Kia ora; Tēnā koutou: My name is Kevin Moran. I was born in 1951 in the small township of Moana on the shores of Lake Brunner (Kotuku Whakaoho). My father & mother ran the local general store. My grandfather & grandmother owned a batch beside the camping ground. Grandpop had a boat & was a keen fly fisherman. I share my grandfather’s love of fly fishing. The Lake Brunner area is rich in bush, birdlife, lakes & rivers, and is overseen by the splendid Southern Alps. The district has a rich Maori history as local place names like: Moana, Kotuku, Ruru, Te Kinga, Orangipuka & Kōpara attest. Historically Maori lived & gathered food locally. Tribal groups travelled through the area as they journeyed South in search of pounamu (greenstone).
When I was four years old my family shifted ‘over the hill’ to Christchurch. However throughout my childhood & on into adult life I have returned over & over to ‘the Coast’ to replenish my soul. The Lake Brunner area is sacred to me. The Arnold River is my river. Mount Te Kinga my mountain. As I write a dream rises to memory: I see a magnificent Maori waka with fierce tattooed warriors chanting in unison paddling purposefully past me up the Arnold River. I am stunned. My poetry often reflects my connection with the West Coast.
In 1955 my mother & father settled in Christchurch where they raised six children. Mum & dad were very family orientated: they were also active Catholics. I had a close relationship with my father who was a hardworking, mischievously funny, rugby & garden loving, working-class Kiwi. Dad was the nurturing heart of our family. I share my father’s nurturing nature, his mischievous/tricky side, also his love of rugby & gardening. Mum was a skilled seamstress: a very creative woman who loved nature. She had great energy & drive. She also had a bizarre sense of humour & a fondness for anything oddball. She loved drama & the stage & involved all her children in the world of elocution & theatre. Mum was the driving force behind our family. I share my mother’s energy, love of nature, quirkiness & love of poetry. I grew particularly close to mum over the last five years of her life as her health & memory declined. There are a number of poems in this collection that speak of the rich journey I was privileged to walk with her.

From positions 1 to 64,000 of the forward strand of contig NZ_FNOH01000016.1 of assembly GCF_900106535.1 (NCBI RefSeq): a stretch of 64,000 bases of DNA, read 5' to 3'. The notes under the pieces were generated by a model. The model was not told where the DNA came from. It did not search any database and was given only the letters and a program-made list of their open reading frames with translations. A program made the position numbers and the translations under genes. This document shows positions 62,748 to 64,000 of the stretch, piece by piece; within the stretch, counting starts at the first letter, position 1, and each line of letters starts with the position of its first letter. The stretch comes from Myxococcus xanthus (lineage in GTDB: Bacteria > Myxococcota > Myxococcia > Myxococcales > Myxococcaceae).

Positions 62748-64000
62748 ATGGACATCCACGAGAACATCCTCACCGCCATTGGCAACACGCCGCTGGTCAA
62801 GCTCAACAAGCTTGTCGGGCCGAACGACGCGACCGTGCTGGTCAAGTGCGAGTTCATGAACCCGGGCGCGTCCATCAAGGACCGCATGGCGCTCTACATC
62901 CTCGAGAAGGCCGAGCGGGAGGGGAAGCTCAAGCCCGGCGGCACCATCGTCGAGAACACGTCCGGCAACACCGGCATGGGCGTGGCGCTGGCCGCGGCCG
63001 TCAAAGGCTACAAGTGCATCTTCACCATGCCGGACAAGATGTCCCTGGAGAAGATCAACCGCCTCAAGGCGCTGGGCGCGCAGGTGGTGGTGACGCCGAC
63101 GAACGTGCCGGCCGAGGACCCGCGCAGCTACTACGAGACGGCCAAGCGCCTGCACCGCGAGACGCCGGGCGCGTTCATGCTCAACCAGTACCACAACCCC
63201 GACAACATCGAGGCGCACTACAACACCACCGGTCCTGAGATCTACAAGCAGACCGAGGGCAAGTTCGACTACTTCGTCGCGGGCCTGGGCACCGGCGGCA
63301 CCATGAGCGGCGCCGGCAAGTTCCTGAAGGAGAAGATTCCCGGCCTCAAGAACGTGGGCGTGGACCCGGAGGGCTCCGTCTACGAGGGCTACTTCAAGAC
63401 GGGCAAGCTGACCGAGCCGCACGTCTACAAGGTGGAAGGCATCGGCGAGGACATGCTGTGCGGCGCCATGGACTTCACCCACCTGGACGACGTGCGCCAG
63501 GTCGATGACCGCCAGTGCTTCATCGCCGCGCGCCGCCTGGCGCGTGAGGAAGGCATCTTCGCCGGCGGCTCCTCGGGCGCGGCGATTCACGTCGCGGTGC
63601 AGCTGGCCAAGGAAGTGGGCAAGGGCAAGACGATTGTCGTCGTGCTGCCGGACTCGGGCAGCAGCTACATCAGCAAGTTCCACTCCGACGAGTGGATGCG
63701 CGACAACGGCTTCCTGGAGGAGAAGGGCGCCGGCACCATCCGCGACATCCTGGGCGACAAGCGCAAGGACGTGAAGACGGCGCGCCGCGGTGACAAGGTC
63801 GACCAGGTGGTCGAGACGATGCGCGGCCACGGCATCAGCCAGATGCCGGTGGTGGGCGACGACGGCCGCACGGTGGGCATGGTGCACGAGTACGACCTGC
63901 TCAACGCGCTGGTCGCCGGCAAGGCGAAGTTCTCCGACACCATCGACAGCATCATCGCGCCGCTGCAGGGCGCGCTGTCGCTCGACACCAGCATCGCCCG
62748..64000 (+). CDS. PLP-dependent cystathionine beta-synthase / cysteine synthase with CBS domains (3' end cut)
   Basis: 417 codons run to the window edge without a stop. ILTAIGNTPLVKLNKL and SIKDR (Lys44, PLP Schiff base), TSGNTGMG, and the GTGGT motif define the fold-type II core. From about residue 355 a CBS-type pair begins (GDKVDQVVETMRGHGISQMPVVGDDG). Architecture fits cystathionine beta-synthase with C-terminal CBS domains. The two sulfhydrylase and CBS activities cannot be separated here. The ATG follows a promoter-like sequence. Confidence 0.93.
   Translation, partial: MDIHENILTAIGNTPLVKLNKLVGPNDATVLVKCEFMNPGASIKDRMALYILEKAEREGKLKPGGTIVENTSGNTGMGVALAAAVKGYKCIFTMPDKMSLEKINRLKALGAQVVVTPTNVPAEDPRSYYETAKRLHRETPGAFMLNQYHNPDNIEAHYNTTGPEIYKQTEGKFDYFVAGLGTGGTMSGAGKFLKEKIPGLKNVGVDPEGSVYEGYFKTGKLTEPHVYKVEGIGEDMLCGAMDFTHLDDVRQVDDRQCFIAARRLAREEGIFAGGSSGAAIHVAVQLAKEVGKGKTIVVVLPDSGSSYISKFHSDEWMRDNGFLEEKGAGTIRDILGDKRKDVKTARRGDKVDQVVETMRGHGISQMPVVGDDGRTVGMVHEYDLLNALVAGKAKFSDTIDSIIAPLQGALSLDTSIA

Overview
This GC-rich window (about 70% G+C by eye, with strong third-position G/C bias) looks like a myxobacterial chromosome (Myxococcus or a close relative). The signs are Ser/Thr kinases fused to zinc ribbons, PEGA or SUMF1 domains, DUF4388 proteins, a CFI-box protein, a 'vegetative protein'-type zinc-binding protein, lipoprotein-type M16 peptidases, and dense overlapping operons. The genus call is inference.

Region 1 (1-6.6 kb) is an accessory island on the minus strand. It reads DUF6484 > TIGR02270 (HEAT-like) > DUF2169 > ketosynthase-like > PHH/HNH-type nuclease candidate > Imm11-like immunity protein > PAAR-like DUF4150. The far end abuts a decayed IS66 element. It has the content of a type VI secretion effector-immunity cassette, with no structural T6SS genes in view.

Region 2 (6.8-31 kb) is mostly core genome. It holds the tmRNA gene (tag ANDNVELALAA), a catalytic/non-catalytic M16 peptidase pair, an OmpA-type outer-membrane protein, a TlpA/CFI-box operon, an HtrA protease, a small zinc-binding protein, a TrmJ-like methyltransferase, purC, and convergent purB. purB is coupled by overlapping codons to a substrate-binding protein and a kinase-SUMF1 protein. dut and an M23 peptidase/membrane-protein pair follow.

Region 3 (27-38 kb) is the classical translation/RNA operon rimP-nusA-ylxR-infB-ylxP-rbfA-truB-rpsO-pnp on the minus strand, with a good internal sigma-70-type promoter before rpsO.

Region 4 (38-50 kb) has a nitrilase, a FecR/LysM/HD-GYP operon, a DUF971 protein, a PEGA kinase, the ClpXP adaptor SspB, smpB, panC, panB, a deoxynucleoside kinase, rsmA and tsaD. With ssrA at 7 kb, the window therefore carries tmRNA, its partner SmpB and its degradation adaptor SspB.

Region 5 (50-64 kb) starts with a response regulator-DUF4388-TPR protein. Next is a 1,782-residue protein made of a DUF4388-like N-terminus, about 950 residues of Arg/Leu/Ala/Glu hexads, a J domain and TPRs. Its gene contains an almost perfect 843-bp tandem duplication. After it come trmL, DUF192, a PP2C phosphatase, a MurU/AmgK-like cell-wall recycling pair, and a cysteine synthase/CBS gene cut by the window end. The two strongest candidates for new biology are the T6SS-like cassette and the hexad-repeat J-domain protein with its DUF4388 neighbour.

The primary theme which runs through my life is the quest for spiritual transformation. In my hippy years I began my search. I became interested in the spirituality of the East particularly Yoga & Zen. Eventually I chose an Eastern guru & learnt to practice meditation. In my late 20’s I sought an experience of the Holy Spirit. For a time I became a Quaker: however soon I entered the world of charismatic Christianity. I eventually became a minister. Throughout my ‘church days’ I often sensed there was more to Christianity than I was experiencing. I began to actively seek ‘the experience’ (that I suspected) lay beneath the ‘form’ of Christianity. In time I embraced more forms of contemplative Christianity. I went on retreats & read books on spiritual formation. Later I trained as a spiritual director & taught spiritual formation at a local Bible College.